I am always, ALWAYS thankful for safe travel. Air travel especially is a marvel in this day and age. When you look at the statistics, which I don’t happen to have at hand, going somewhere by plane is many times safer than going by car on a road trip. Yet we all get in cars and travel without giving it too much thought. But many people have a phobia about getting on a plane.
Maybe it’s being strapped into something akin to an aluminum can, with dozens of strangers….
Maybe it’s knowing that one man’s alertness, judgment and skill determines whether your flight ends well or badly….
Maybe it’s wondering what you would think about for the last 120 seconds of your life should you be accidentally sucked out of the plane….
Maybe it’s walking down that aisle and discovering that your seat for the next three hours is next to… a baby.
A baby that’s already been on the plane for two hours.
A baby who is possibly putting on that look of “I’m done here.” and whose mother is nervously bouncing her up and down on her knee, hoping for the best, whatever that is.
Ellie’s carseat had the window place, she and her mom were in the middle seat and I was in the aisle seat. I always choose aisle seats. Somehow it lessens the claustrophobia.
The nice man across the aisle from me felt obligated to say what a good baby she was the whole flight from Ft. Lauderdale. “Smiled all the way.” he said. I know babies. Two hours of smiling at one stretch is about their limit.
Sure enough, as we sat endlessly watching people trying to put their way-too-big carryons in the over head bins, Ellie got tired of being bounced and cajoled and started to, well, cry. She got red, and angry. She let her mom know that she didn’t want to be stuck under a blanket to nurse, most definitely not that. She was hot, sweating, infinitely uncomfortable.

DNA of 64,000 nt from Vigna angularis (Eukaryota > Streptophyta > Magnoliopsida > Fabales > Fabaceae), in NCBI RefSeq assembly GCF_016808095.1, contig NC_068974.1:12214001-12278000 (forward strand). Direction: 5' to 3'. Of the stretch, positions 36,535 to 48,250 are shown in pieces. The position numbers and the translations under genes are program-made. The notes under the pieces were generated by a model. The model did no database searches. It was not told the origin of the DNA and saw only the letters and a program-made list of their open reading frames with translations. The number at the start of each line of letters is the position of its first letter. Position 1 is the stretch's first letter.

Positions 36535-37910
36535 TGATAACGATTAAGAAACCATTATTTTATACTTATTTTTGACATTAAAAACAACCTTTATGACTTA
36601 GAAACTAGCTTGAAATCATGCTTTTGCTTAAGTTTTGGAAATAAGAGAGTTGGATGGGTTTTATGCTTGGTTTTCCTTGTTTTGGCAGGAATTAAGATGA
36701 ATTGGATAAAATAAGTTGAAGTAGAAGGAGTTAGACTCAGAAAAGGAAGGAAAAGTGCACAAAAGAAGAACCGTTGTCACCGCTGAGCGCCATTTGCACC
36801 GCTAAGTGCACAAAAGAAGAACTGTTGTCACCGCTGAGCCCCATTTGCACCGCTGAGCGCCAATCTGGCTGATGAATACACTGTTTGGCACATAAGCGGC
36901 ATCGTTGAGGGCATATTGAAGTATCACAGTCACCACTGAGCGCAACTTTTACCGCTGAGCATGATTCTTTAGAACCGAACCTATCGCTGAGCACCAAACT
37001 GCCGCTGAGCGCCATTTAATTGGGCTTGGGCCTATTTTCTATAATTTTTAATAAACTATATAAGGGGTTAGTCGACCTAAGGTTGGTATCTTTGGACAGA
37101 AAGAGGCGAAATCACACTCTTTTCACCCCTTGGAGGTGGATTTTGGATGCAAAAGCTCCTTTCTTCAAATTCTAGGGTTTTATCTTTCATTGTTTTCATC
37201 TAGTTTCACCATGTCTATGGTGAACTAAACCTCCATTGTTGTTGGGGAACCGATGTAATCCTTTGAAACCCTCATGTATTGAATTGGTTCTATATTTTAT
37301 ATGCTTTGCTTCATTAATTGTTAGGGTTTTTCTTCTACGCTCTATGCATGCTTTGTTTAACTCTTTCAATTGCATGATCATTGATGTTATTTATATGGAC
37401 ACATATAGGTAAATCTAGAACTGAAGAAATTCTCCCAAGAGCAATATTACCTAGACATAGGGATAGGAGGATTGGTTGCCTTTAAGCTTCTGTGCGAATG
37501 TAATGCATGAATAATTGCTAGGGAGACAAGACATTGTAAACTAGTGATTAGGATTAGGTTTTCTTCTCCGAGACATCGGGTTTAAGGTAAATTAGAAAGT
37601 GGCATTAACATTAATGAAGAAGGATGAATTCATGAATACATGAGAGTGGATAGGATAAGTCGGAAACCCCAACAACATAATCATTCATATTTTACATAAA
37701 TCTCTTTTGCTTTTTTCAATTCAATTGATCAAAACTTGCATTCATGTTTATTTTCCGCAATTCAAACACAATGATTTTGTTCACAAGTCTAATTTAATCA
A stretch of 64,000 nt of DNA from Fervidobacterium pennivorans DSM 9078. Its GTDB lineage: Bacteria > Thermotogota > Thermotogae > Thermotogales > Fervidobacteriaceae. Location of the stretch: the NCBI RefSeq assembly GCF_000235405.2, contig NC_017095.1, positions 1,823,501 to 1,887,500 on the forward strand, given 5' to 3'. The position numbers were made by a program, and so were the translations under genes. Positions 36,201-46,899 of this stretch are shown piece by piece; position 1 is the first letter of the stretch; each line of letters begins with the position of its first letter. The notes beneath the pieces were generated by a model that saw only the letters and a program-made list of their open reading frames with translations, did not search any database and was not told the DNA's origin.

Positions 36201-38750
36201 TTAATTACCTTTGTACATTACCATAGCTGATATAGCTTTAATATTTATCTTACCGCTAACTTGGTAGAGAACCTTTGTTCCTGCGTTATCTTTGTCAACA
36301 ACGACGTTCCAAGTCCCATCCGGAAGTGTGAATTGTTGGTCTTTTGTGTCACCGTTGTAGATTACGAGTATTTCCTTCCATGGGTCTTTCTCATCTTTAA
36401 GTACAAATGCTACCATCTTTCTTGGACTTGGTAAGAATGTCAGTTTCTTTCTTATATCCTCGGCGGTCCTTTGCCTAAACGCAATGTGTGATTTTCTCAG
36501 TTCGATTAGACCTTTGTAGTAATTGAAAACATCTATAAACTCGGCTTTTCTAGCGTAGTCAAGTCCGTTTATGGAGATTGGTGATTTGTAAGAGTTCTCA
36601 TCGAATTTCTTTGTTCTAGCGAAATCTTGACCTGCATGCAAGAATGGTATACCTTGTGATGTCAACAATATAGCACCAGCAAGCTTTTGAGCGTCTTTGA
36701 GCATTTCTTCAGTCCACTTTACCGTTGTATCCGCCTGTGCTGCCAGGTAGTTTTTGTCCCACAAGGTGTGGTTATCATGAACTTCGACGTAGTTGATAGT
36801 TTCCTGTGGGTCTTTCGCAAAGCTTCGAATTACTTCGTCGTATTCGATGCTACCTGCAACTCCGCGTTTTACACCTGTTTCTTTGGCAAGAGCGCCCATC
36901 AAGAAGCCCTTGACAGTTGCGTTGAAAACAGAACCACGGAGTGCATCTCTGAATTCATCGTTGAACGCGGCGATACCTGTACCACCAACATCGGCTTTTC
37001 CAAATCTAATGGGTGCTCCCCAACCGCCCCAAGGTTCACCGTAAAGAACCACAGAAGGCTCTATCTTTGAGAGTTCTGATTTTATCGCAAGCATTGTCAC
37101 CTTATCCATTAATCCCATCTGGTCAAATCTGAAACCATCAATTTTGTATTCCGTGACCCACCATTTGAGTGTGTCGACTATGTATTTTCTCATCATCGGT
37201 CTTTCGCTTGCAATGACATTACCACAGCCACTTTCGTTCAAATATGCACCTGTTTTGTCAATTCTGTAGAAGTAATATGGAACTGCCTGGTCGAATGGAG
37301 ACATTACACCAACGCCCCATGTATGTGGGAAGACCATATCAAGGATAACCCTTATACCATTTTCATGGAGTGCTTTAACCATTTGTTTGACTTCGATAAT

Honestly, at that point I was overcome with sympathy and compassion for mama, because everyone in the plane was turning around and holding her responsible. Her worst scenario was coming to pass and she had emptied her bag of tricks. (No really the worst scenario would have been trying to put oxygen masks on herself and the baby… I’m guessing.)
“You know, it can’t get much worse. Give me the baby. Maybe stranger shock will quiet her down.” Was that brave of me or what? And a second later, with no argument at all, it was me and Ellie. Seat mates.
She really was a good, sweet little child and this story turned out much better than I hoped. The change of perspective, someone else’s lap, and the air vent that we opened full blast in her face, quieted her down right away. Personally I think she didn’t want to be bounced any more so I held her quietly and sang in her ear. As the jet engines roared to life (and they were about six inches outside our windows on either side – love the back of the plane, not) and we took off on our journey, Ellie went back to her mom and fell asleep for all but the last few minutes of our flight. Nothing as peaceful as a sleeping baby. I got to look at her the whole trip which was sort of a blessing for my blood pressure.